The YouTube clip of Mitt Romney being questioned about his Mormon faith by a conservative radio host, which this week went viral, was no doubt an unwelcome surprise for the candidate’s campaign team, prompting voters to ponder just days before they go to the polls exactly what it would mean to have a leader of the uniquely American religion in the White House.
In the clip, Romney’s unease at having to defend a faith that believes Christ visited America 2,000 years ago is clear… despite being filmed in 2007, long before he was even a Republican candidate.
Despite Romney’s best efforts, it seems religion is the one issue presidential candidates cannot avoid. As noted by Sir Christopher Meyer, the former British Ambassador to the United States, in European politics “God does not even get a walk-on part... In America he is centre-stage, wherever you place yourself in the political spectrum".
Team Mitt has certainly done its best during the campaign to push faith itself, rather than the particulars of the Church, leaving their candidate to emphasise "shared values" over denomination.
Speaking to the Huffington Post UK, Dr Uta Balbier, the Director of the Institute of North American studies at King’s College London, argued that Romney has been successful to this end, and has "established himself as a person of faith in the eyes of the American voters". As such, Romney has managed to make "the general perception of his faith more important than his belonging to the LDS church". By emphasising Mormonism into just another branch of Christianity, Romney has neatly sidestepped the issue.
One can speculate whether the YouTube clip will undo Romney’s clever evasions come Tuesday night. However, that the former Governor of Massachusetts was even able to secure the Republican nomination speaks well of a religious pluralism that the US is rarely given credit for (albeit a win aided by a paucity of credible candidates from the dominant Evangelical wing of the GOP, as well as Romney’s large bank balance).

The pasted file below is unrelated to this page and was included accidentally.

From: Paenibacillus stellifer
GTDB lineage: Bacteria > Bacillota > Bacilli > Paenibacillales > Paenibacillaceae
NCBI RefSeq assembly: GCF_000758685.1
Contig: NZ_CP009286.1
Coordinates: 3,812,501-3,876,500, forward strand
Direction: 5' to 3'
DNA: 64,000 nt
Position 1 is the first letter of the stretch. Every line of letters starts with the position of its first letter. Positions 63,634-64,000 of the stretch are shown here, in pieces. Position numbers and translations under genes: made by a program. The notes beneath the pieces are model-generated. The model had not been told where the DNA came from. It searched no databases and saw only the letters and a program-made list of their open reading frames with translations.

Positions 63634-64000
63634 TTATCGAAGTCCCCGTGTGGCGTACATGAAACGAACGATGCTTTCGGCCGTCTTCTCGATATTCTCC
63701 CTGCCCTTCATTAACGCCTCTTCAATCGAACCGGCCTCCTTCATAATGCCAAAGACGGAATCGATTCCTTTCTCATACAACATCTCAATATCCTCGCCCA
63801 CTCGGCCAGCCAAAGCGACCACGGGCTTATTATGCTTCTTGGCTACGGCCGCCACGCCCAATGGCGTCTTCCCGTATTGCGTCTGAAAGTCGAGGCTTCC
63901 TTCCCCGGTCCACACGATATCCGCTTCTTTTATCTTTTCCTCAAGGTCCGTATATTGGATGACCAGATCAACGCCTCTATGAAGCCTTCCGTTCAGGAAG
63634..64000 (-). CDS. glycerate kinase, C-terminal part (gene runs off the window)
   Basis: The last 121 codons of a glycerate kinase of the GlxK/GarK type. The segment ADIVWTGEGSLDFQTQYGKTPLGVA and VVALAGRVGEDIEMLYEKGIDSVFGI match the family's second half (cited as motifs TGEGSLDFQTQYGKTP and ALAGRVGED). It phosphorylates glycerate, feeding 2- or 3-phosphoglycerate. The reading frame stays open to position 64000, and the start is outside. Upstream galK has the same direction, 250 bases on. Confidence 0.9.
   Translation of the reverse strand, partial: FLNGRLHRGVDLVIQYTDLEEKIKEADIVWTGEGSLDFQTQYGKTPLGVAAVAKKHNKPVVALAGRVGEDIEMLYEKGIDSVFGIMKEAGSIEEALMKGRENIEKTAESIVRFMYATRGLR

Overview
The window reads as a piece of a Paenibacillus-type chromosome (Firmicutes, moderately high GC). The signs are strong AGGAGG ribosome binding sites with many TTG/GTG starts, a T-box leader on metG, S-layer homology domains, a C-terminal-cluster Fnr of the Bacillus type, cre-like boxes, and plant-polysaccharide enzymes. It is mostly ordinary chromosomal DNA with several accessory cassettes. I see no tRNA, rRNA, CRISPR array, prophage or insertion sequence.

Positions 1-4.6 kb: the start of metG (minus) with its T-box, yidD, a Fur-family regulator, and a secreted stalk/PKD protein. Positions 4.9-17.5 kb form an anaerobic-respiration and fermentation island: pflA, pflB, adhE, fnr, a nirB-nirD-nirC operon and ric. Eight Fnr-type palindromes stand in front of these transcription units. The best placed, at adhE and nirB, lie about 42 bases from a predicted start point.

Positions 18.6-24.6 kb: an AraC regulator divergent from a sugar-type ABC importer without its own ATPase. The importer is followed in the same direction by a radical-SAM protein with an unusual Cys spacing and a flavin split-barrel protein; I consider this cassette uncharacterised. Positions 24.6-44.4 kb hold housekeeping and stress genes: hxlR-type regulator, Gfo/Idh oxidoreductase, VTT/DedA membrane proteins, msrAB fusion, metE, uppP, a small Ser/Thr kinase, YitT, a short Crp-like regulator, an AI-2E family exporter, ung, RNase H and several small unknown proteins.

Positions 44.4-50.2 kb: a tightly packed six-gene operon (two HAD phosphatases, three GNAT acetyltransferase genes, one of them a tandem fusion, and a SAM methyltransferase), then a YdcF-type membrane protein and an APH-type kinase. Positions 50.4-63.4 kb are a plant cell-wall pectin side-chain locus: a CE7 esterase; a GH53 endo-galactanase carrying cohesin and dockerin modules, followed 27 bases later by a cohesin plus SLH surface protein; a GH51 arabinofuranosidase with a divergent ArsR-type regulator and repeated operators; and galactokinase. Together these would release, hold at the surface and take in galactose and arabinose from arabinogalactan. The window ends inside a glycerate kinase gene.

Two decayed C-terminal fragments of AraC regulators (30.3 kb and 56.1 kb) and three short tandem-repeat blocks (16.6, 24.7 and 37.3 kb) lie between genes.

Should a Mormon beat Obama, would that not represent a victory for diversity of American society, an openness already emphasised in the election of an African American in 2008 and a Catholic in 1960? Perhaps, though some will no doubt see it as a testament to Republicans voters’ willingness to overlook Romney’s Mormonism (or at least to have their concerns subsumed by an often rabid desire to see the incumbent serve only a single term).
But why should Romney’s religion be so controversial, especially as the LDS, a 19th century off-shoot of Christian Protestantism, represents a modern American success story, with the religion currently boasting more than 13 million members worldwide?
The faith certainly has a chequered past, particularly in the practice of polygamy. Yet polygamy - the one certain fact everyone knows about Mormonism – was left behind by the main church more than a century ago and is now only practised by some of the movement’s more fundamentalist sects. As Romney noted in a recent 60 Minutes episode: "I can’t think of anything more awful."